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Audi e-tron
Concept has four electric motors and a single battery pack

The world of electric and hybrid vehicles is progressing and growing at a rapid pace. While most people still think of hybrids and electric vehicles as low performance machines, there are an increasing number of high-performance electric vehicles being unveiled.

The first high performance EV was the Tesla Roadster with good performance thanks to the impressive torque of the electric motor. Audio has unveiled its latest concept car at the International Motor Show in Frankfurt called the Audi e-tron which just so happens to look like an electrified Audi R8.

The most impressive feature of the concept isn’t just its all-electric power train, but its tremendous amount of torque. Audi claims that the e-tron has a torque rating of  3,319.03 lb-ft. All that torque is generated by four individual electric motors situated at each wheel allowing the vehicle to be all-wheel drive.

The car has a total of 313 HP and promises to hit 60 mph in about 4.8 seconds. A more impressive number is that the car can go from about 37 mph to 74 mph in only 4.1 seconds. The all-electric range for the lithium-ion battery pack is 154 miles.

The EV is a large beast at 3,527 pounds and it measures in at 74.5-inches wide x 167.72-inches long and 48.43-inches tall with a wheelbase of 102.36-inches. The massive single battery pack alone weighs 1,036 pounds.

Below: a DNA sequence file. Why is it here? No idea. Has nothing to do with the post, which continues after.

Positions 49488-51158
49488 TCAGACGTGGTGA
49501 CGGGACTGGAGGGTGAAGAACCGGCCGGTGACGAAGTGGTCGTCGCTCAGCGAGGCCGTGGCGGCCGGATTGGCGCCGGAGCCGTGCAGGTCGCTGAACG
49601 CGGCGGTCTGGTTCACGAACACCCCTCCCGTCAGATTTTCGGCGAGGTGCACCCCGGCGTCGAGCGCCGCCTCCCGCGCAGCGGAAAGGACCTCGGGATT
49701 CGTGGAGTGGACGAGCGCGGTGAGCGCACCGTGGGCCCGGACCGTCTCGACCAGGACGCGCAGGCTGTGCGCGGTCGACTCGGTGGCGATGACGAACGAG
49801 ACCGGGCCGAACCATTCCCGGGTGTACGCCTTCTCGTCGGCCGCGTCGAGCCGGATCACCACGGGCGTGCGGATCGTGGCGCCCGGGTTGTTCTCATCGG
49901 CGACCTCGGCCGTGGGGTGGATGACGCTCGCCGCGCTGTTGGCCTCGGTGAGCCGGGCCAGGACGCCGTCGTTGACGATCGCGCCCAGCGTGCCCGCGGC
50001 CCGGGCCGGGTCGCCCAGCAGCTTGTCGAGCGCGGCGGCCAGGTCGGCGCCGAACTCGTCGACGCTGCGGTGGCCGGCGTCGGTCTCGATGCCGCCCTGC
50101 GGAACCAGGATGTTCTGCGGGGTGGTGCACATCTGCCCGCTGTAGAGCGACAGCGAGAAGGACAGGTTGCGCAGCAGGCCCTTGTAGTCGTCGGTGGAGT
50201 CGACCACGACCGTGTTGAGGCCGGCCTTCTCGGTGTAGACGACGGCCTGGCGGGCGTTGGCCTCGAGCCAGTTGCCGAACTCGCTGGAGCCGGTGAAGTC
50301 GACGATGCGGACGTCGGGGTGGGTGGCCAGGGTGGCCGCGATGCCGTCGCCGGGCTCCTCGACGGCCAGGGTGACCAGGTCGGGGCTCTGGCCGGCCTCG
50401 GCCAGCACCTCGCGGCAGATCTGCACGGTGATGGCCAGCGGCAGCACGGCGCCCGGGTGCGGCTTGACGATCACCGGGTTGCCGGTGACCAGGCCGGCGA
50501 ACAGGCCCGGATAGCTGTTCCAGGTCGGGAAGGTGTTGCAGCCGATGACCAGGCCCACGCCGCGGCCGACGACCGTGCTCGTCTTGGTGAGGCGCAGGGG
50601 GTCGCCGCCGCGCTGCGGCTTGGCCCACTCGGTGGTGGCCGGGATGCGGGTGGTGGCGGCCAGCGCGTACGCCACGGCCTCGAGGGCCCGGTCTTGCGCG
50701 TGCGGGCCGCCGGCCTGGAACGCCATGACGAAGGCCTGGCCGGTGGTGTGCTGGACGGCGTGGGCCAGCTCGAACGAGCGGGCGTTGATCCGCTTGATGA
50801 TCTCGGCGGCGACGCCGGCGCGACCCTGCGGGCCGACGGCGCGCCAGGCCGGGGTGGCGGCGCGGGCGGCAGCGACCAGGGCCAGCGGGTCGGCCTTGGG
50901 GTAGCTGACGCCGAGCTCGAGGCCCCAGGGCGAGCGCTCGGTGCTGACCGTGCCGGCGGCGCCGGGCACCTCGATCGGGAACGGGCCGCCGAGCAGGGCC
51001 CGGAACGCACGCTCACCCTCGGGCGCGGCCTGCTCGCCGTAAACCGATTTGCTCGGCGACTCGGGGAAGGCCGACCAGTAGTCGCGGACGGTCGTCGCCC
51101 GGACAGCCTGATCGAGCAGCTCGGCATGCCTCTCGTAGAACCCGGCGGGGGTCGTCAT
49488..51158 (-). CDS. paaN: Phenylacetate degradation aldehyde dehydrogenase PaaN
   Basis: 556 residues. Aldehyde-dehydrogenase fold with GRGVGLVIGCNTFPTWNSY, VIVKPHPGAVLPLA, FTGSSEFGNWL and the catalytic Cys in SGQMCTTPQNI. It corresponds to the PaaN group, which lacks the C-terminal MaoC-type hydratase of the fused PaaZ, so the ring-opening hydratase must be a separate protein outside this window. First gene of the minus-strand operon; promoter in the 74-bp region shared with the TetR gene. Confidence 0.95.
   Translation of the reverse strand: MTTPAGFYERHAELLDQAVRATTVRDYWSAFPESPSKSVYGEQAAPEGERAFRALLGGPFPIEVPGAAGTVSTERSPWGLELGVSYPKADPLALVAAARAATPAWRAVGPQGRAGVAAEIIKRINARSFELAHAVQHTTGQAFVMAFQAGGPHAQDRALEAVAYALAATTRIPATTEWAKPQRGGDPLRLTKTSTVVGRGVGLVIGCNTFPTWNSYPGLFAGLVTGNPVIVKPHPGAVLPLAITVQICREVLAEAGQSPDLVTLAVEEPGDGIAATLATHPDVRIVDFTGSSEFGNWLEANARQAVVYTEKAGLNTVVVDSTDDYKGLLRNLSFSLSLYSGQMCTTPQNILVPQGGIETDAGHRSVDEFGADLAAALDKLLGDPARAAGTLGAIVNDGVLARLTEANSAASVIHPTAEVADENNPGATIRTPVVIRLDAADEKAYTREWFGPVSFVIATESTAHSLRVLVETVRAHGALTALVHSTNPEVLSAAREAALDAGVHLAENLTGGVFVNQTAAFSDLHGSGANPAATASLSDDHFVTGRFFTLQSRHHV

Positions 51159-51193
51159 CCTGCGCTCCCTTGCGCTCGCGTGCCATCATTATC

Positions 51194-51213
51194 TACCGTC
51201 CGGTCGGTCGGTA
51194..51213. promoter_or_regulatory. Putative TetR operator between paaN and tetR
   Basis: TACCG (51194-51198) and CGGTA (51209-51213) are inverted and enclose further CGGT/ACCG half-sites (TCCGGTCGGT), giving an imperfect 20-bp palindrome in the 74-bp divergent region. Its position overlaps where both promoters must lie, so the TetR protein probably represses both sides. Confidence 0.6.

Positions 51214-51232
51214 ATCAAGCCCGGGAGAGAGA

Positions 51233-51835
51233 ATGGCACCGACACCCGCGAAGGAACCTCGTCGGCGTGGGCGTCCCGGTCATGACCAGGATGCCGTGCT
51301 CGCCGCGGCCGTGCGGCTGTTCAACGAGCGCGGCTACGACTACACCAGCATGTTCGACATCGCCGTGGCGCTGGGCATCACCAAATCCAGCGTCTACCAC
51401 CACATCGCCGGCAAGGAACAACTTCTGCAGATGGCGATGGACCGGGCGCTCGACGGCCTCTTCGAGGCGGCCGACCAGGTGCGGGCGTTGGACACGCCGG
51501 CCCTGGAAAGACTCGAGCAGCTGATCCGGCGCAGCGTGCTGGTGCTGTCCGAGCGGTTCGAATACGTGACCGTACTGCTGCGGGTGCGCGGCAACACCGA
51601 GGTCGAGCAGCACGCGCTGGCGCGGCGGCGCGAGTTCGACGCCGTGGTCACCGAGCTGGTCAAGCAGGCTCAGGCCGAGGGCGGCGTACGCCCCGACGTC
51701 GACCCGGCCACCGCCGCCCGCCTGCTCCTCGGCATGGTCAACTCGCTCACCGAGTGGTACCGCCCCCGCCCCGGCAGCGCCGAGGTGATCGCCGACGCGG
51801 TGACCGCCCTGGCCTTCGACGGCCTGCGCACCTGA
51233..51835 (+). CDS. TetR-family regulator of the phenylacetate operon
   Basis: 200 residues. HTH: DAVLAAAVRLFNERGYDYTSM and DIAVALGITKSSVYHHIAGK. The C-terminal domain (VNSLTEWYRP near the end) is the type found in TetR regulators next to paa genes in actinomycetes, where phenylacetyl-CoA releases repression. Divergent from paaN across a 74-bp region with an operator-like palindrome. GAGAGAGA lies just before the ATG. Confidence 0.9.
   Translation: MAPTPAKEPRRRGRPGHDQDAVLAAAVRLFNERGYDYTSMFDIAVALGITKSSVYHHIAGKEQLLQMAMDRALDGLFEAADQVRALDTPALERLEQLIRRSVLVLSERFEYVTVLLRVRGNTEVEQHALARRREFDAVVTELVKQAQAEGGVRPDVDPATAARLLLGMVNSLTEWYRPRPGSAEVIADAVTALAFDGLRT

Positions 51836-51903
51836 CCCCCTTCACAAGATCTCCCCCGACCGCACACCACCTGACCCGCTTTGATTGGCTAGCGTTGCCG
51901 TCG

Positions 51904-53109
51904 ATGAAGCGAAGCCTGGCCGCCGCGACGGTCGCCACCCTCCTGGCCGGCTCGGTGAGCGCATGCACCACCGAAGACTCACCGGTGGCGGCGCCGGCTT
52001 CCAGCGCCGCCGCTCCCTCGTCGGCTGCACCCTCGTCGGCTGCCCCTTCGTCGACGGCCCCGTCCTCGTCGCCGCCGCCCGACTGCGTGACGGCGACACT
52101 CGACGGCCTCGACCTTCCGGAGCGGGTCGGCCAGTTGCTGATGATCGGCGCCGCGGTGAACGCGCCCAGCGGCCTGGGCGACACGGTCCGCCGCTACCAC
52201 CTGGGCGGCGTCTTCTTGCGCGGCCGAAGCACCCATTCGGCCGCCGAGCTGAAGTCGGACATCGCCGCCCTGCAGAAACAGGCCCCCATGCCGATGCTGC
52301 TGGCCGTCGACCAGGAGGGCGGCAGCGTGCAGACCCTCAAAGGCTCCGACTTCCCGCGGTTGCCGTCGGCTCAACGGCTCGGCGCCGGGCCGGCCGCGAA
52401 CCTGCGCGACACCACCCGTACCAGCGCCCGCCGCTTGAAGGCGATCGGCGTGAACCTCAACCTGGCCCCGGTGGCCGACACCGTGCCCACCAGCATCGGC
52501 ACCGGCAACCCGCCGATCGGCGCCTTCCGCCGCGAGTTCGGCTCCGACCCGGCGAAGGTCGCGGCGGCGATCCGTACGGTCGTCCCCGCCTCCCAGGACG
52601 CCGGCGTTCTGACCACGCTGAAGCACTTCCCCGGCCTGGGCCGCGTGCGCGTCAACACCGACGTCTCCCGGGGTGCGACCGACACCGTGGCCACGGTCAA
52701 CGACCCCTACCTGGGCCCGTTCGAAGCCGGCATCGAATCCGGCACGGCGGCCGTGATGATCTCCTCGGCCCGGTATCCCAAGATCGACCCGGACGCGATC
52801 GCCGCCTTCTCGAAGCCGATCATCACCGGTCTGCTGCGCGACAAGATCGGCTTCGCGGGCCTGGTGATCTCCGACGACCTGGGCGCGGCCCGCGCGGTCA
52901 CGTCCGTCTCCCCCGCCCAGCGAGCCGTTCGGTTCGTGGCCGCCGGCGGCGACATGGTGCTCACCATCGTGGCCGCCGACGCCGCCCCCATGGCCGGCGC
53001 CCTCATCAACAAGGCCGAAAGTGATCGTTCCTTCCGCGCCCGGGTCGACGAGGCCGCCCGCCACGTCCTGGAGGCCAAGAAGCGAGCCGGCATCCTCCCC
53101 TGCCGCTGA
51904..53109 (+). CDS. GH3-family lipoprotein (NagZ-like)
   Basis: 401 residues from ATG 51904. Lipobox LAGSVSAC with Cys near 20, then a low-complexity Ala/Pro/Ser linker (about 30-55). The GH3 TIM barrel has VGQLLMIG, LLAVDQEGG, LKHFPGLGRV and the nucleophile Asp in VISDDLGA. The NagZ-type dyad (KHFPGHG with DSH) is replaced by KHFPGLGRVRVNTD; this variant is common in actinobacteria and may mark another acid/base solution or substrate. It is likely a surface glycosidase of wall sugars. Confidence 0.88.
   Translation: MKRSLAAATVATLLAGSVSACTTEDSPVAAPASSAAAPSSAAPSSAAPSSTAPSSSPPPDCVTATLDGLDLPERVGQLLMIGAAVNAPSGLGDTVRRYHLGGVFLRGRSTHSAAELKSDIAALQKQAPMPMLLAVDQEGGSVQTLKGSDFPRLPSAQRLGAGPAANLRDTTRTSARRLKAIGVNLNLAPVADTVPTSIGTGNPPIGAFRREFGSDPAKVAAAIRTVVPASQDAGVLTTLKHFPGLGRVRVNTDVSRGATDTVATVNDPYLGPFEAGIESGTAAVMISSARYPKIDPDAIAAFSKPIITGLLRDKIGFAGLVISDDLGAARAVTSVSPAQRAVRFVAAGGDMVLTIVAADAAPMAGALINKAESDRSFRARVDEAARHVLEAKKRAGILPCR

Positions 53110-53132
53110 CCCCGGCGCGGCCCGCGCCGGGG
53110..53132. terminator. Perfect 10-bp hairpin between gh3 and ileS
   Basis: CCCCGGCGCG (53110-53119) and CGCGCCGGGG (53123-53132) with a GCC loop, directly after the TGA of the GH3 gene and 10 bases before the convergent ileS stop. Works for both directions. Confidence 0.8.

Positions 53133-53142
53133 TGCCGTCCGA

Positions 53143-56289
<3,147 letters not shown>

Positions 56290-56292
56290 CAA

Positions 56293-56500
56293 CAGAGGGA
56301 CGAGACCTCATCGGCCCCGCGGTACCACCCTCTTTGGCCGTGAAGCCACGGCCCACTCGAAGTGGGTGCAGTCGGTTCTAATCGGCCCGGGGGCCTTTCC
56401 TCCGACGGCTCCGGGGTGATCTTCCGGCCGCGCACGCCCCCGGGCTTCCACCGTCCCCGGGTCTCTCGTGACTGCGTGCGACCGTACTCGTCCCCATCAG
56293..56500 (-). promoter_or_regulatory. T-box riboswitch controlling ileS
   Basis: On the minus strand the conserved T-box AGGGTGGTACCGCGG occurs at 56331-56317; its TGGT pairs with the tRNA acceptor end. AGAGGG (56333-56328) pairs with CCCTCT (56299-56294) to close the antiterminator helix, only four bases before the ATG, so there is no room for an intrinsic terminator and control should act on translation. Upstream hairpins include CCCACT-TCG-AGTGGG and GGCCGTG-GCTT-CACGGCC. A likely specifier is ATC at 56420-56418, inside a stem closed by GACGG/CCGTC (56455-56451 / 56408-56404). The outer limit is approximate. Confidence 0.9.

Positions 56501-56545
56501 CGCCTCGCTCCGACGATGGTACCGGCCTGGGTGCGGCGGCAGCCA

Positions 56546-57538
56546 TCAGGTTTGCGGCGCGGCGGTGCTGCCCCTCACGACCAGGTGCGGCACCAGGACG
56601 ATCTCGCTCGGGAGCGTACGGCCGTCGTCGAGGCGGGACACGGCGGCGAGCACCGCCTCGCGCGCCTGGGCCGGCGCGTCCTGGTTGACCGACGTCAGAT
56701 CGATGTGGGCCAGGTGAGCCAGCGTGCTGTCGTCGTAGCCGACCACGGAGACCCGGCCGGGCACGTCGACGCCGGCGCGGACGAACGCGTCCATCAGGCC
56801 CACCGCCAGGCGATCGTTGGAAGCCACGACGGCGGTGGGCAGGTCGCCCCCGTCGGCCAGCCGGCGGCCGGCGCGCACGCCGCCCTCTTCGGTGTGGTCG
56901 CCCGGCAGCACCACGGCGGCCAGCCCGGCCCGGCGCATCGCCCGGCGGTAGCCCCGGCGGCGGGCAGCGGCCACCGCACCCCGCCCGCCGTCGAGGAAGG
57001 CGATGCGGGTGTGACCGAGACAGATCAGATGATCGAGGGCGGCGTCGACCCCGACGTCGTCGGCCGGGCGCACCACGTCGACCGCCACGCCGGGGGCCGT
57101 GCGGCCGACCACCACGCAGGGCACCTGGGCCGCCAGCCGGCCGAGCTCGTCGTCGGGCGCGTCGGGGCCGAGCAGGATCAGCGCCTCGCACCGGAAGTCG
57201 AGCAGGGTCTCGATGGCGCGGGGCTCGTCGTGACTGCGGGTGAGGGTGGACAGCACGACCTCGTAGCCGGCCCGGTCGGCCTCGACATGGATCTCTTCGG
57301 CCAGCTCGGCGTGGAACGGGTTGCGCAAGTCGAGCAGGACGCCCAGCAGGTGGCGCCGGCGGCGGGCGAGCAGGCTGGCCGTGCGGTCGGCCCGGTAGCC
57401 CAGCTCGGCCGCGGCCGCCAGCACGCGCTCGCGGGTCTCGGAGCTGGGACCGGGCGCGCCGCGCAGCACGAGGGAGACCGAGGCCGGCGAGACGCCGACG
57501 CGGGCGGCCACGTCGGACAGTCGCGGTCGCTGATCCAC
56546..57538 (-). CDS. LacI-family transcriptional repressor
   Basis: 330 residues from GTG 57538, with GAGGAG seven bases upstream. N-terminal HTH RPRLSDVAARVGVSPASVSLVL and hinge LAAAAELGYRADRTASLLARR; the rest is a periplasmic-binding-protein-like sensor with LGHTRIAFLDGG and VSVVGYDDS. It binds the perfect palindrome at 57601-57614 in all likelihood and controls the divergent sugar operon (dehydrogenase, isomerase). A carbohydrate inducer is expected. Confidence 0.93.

"We are trying to find a concept that requires no compromises," says Michael Dick, Member of the Board of Management of AUDI AG, Technical Development. "Electromobility means more to us than just electrifying conventional cars. Instead, we are dedicated to a holistic approach to all aspects of the topic."

Audi's American President called potential Volt buyers idiots not long ago and then quickly claimed he forgot what he said. There was only speculation surrounding the Audio EV concept at the time the comments were made.



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RE: <Drool>
By guacamojo on 9/15/2009 1:08:59 PM , Rating: 3
quote:
Where did you get that 5252 number from? And what are its units?


It's just a unit conversion.

Power = Torque * Angular Velocity